FILE- Pupils wearing a face mask to prevent the spread of coronavirus, go to their classroom at a primary school in Athens, Monday, Jan.11, 2021. (AP Photo/Thanassis Stavrakis)
ATHENS – Despite some anxiety that it could lead to further spreading of COVID-19, Greece’s New Democracy on Jan. 11 allowed reopening of kindergartens, primary schools and special education during a lockdown.
In the second closing of non-essential businesses since March of 2019 – far more lenient – the Coronavirus hasn’t been able to be contained but the government, rolling the dice, took a chance it would be okay for schools.
That came as a vaccination program is slowly being rolled out for the elderly, healthcare workers and the most vulnerable – after some 66 politicians made sure they got the first shots from the first batch from Pfizer-BioNTech.
The quasi-lockdown began Nov. 7 and was due to end Dec. 7, then Jan. 7, then Jan. 11 but has been pushed back again to at least Jan. 18, depending on what the epidemiological data shows.
Masks must be worn in the schools, although not mandatory for kindergarten students, including outdoors, while schools are required to have enough ventilation to keep the air flowing – during the winter.
There will also be a staggered scheme for drop-off and pickup of students, said Kathimerini, as another safety measure aimed at preventing too many people from gathering, a day after warm weather showed crowds outside elsewhere.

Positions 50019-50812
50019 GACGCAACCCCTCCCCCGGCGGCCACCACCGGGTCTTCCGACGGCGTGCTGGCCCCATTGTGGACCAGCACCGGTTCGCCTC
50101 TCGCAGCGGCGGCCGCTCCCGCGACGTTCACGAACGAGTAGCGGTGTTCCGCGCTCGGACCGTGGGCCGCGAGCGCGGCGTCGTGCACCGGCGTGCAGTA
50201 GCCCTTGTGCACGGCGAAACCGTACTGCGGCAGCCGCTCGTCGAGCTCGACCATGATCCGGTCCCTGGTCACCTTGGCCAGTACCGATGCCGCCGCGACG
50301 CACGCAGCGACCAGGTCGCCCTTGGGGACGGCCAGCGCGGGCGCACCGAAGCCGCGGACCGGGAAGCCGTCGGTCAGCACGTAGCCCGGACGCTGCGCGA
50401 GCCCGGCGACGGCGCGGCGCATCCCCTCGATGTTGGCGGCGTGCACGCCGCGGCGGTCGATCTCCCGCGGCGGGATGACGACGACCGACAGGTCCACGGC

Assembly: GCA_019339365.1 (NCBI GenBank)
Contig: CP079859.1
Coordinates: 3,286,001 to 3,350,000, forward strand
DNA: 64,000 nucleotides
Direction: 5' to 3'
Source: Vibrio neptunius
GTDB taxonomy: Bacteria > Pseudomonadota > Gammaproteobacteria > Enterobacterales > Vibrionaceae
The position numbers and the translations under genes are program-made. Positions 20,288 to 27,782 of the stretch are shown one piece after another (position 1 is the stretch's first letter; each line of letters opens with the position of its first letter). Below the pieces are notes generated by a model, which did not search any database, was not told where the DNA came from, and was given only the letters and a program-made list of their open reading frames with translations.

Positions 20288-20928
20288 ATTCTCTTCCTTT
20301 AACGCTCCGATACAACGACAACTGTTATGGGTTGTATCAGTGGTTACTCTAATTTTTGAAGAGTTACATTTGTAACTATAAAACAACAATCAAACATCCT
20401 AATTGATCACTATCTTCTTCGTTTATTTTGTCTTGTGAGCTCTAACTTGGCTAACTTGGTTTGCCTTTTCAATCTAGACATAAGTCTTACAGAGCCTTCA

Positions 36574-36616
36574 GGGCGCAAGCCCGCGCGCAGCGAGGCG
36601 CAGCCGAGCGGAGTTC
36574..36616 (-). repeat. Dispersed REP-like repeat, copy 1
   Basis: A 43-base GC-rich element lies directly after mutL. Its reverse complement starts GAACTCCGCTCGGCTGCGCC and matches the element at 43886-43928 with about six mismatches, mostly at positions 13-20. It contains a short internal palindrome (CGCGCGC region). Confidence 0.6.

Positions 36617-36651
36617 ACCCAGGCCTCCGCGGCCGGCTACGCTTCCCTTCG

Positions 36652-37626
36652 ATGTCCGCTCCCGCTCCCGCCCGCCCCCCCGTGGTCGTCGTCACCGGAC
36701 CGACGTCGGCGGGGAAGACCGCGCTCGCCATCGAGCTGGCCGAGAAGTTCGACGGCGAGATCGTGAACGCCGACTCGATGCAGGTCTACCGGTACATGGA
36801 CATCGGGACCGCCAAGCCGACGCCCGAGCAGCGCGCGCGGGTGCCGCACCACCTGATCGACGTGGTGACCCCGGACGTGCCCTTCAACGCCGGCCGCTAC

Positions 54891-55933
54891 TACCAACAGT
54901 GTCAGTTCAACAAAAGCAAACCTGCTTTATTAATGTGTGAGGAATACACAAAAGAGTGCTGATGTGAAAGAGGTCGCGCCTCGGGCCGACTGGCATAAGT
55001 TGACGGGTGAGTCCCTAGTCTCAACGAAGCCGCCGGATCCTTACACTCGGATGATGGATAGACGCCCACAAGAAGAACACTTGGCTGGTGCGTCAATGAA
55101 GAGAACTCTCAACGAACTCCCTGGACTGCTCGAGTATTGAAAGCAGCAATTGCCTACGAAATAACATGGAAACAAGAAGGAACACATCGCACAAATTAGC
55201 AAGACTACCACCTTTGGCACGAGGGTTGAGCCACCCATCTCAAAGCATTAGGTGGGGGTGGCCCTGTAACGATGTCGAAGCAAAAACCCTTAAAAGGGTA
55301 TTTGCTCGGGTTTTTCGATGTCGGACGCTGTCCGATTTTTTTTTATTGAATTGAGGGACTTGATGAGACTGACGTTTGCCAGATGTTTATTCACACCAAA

High school students resumed classes Jan. 8 online with remote teaching, a technique the New Democracy government set in place despite criticism from the major rival SYRIZA it’s not effective for that age group.
Kindergartens, primary schools and special education schools reopened Mobile units of the National Organization for Public Health (EODY) will be conducting random coronavirus testing at schools, the report said, and Education Minister Niki Kerameus and her deputy Zeta Makri visited primary schools in the Athens suburbs of Metamorfosi and Nea Chalkidona.
Education Minister Niki Kerameus visits a primary schools on Monday, the first day of their opening after two months. (Photo by Eurokinissi)
"We are here to protect public health and ensure the smooth continuation of the educational process as much as possible," Kerameus said. "Today is the first day of the reopening of kindergartens and primary schools and the joy of the children is very great. Ours as well," she stressed.
The minister noted that the schools are reopening, under the guidance and suggestions of experts, with additional protection measures, such as free Covid tests for teachers and different times of arrivals and departure of the children.
"The children have returned to their classrooms, with their classmates, their teachers," she added.
NEW YORK — A city reeling from a recent spate of violence prepared to lay to rest a rookie police officer being hailed as an inspiration to his immigrant community, as investigators sought to make sense of a domestic dispute that left another officer "fighting for his life.
Sign up for a subscription
Want to save this article? Get a subscription to access this feature and more!
Have an idea for a story, or know of an event we should cover? We want to hear about it!
The National Herald is the paper of record of the Greek Diaspora community. Through independent journalism, we bring news to generations of Greek-Americans, with stories on the individual, community and international level. Visit and support our 106 year-old sister publication Εθνικός Κήρυξ.
You’re reading 1 of 3 free articles this month. Get unlimited access to The National Herald. or Log In